Facebook's Zuckerberg gets a taste of his own medicine

The Facebook founder has taken out an injunction after a man allegedly stalked him using - you guessed it - Facebook. Time to rethink his attitudes to privacy?

by Emma Haslett
Last Updated: 29 Mar 2011
Poor Mark Zuckerberg. The Facebook founder is having something of a Dr Frankenstein moment, after he took out an injunction against a man who was apparently stalking him using his own creation. A man called Pradeep Manukonda allegedly used the social network to intimidate him, his sister Randi and his girlfriend Priscilla Chan, sending threatening messages (sinister as much for their grammar as for their content) asking for money, and saying he was ‘ready to die’ for Zuckerberg. Apparently, Manukonda also turned up at several of Facebook’s Palo Alto offices asking for money, and even had flowers sent to Zuckerberg’s home address. Creepy.

It’s not the first time Zuckerberg has been the victim of stalking. Last year, technology website Gawker sent a paparazzo to trail the world’s 212th-richest man for a weekend as a protest against Facebook’s perceived lax attitude to users’ privacy. The photographer’s discoveries were pretty mundane: Zuckerberg attended Chinese lessons, went out one evening, and (most shockingly) wore the same faded grey t-shirt for several days in a row. Who'd have thunk it?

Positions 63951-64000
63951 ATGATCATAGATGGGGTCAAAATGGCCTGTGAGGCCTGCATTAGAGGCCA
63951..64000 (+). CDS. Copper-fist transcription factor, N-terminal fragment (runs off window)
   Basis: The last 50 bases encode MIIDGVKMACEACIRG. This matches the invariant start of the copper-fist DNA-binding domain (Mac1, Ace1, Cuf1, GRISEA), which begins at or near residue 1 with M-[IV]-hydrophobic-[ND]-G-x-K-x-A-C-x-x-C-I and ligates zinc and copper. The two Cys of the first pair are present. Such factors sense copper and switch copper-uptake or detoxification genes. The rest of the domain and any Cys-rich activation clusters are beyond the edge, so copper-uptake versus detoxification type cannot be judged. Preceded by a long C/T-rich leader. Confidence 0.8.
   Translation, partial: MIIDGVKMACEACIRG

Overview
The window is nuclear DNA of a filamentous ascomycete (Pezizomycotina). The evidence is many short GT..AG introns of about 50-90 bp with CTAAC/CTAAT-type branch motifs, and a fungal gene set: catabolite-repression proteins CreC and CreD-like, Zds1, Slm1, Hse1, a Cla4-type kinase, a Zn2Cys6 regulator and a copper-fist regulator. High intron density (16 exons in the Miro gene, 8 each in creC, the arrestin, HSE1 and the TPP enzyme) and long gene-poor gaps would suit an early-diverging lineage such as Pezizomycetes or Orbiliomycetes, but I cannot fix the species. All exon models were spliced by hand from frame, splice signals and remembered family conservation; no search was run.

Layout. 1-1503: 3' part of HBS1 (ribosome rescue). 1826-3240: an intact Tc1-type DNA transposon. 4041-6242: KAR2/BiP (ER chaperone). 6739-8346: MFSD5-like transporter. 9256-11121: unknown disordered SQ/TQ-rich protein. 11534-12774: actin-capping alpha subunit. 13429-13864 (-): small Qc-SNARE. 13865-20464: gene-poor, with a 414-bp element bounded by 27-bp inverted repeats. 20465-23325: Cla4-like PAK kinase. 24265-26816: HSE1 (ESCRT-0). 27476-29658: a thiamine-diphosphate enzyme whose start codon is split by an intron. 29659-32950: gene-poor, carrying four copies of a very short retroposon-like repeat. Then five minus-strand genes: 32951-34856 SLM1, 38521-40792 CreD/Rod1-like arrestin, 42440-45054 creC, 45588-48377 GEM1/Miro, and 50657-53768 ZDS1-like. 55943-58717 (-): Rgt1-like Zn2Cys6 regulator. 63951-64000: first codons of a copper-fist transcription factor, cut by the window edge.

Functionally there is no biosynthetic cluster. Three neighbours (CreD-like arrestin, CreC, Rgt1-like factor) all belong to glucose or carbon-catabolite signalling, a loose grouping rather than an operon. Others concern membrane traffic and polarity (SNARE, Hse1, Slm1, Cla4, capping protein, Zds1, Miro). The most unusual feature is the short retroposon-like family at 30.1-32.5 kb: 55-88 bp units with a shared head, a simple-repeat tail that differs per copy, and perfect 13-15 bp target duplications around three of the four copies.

Facebook has been fiercely criticised for a catalogue of changes it’s made to its privacy settings since its inception (most notably, by automatically making all profiles public), to which Zuckerberg has mainly responded with indifference. The company’s attitude was nicely encapsulated by New York Times writer Nick Bilton, who tweeted last year that when asked how Zuckerberg feels about privacy, an anonymous employee had merely responded with: ‘he doesn’t believe in it’.

However, now he's experienced a frightening invasion of privacy at close quarters, perhaps he'll be more sympathetic to calls to start reining in his creation. Or he could just ramp up his privacy settings?

Find this article useful?

Get more great articles like this in your inbox every lunchtime